MEACHAM: There's the dry dog t***, yeah. That was a Whig.

MAIR: It's a great option.

MEACHAM: In the 19th century, the Whigs ran a lot of those.

GRAYSON: How about revolution instead?

MAHER: Now, now, let's answer this question first.

MEACHAM: I guess I accept the convention, emerging conventional wisdom that Trump would be slightly more manageable.

MAHER: I agree. I heard him yesterday say something you don't hear Republicans say, and that happens fairly frequently, which is, "Ronald Reagan made deals. I'll make deals." Now, they've been getting by for the longest time as Ted Cruz does, saying, "I don't work with the Democrats. That's why I'm great." And they all applaud. And Trump has this ability to come out there and tell them they're f****** idiots and, no, Ronald Reagan, when he invokes, you know, peace and blessings be upon him, he made deals and [starts impersonating Trump's voice]  "I'm the deal maker, deals are great, I make great deals, I'm America's personal shopper."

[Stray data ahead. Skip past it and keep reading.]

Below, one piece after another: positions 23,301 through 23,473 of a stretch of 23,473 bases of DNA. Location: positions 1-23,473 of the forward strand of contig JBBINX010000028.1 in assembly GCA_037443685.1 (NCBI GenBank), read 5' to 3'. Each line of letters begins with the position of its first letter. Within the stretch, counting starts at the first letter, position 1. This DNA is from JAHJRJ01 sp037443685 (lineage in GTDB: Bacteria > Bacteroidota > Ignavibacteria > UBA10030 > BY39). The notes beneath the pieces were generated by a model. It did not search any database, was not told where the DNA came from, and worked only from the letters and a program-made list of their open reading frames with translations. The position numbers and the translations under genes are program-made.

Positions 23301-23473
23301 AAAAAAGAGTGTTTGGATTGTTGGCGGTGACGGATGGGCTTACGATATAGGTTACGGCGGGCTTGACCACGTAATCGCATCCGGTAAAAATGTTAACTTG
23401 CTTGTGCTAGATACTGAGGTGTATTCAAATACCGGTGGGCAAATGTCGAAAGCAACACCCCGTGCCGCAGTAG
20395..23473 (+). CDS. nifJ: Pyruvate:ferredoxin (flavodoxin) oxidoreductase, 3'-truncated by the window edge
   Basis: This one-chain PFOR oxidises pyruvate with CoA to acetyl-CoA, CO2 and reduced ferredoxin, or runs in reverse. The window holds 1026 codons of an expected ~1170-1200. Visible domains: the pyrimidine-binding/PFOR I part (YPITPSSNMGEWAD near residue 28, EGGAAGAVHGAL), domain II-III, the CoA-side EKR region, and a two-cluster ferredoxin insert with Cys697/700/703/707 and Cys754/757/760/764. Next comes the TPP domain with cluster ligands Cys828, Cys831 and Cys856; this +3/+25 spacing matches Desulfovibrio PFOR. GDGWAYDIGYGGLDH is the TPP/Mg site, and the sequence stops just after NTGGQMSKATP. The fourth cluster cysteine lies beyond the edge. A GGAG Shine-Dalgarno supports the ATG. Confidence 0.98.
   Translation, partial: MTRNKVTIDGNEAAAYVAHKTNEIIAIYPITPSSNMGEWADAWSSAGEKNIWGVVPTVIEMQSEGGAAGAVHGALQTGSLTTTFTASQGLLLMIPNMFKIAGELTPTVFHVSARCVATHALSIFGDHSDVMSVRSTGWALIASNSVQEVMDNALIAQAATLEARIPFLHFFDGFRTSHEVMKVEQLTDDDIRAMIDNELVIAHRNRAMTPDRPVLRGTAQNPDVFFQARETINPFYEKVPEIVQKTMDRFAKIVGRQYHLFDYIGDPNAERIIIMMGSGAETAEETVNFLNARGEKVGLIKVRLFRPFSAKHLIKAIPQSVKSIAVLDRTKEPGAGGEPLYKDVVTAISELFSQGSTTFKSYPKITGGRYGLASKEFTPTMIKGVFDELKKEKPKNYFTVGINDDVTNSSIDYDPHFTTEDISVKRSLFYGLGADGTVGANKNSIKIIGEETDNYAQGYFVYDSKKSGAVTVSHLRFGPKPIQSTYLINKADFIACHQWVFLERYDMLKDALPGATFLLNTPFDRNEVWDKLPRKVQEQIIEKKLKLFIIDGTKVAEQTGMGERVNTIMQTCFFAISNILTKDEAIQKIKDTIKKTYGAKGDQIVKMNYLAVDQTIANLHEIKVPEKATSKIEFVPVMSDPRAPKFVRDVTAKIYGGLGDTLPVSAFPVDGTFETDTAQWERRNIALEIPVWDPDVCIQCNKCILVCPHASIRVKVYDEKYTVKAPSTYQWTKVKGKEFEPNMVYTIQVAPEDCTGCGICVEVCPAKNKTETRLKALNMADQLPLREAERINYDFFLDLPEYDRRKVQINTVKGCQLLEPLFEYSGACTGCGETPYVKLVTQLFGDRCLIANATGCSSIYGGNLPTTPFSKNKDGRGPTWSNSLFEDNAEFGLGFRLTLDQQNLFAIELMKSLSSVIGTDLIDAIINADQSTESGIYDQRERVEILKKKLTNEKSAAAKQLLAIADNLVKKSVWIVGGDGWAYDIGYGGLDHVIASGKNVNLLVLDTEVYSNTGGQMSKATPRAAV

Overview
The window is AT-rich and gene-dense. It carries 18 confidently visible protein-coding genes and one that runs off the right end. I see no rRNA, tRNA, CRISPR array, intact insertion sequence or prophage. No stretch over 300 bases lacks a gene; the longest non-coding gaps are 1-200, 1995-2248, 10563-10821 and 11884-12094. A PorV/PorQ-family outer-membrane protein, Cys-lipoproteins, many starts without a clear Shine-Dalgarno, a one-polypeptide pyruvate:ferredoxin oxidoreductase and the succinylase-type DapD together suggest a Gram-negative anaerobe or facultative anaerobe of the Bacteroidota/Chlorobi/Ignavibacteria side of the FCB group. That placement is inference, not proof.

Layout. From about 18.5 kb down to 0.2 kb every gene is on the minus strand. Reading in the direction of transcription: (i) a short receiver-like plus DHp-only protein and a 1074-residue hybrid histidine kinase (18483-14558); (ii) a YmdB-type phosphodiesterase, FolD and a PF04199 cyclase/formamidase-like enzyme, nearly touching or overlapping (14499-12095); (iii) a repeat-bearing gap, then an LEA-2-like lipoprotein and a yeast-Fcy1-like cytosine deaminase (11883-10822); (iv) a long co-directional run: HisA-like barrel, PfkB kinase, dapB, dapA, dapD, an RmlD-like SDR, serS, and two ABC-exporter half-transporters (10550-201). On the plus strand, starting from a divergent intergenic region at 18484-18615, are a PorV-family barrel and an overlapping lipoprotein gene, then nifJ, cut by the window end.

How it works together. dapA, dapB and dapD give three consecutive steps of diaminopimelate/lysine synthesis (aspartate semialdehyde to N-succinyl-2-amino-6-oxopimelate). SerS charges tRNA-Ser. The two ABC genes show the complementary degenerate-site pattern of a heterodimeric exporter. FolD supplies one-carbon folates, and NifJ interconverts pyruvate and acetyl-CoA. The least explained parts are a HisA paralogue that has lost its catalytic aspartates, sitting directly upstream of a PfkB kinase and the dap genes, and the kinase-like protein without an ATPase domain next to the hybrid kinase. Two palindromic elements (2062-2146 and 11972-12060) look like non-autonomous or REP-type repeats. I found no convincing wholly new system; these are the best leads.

(...)

10:31 p.m. ET

MEACHAM: I think we're mixing up a lot of different things. There is safety regulation, which has now been a part of the American life for more than 50 years basically, I mean, that's the important thing. 

MAIR: Well, Teddy Roosevelt put some on the books.

MEACHAM: Some. But if you're talking about bridges collapsing.

MAIR: That's true, if you're talking about like poultry.

MAHER: Let him finish! Jesus! I hate to say this on this show, but let the man speak.

MEACHAM: There may be an Oscar nomination in this. No, the, it's about institutions, it seems to me. The idea -- and this has been going on really since 1981 when President Reagan said the government is not the solution, it's the problem -- there has been this cultural shift-

MAHER: Right.

MEACHAM: -that the private sector, you stipulate that they do things better. It's just not true. It's not true that the public sector does things better, it's just, institutions have to be run by smart people who are dedicated to a larger good, whether it's a profit or keeping a bridge up.

MAHER: Yes. Those are called Democrats.

Brad Wilmouth
Brad Wilmouth is a contributing blogger to NewsBusters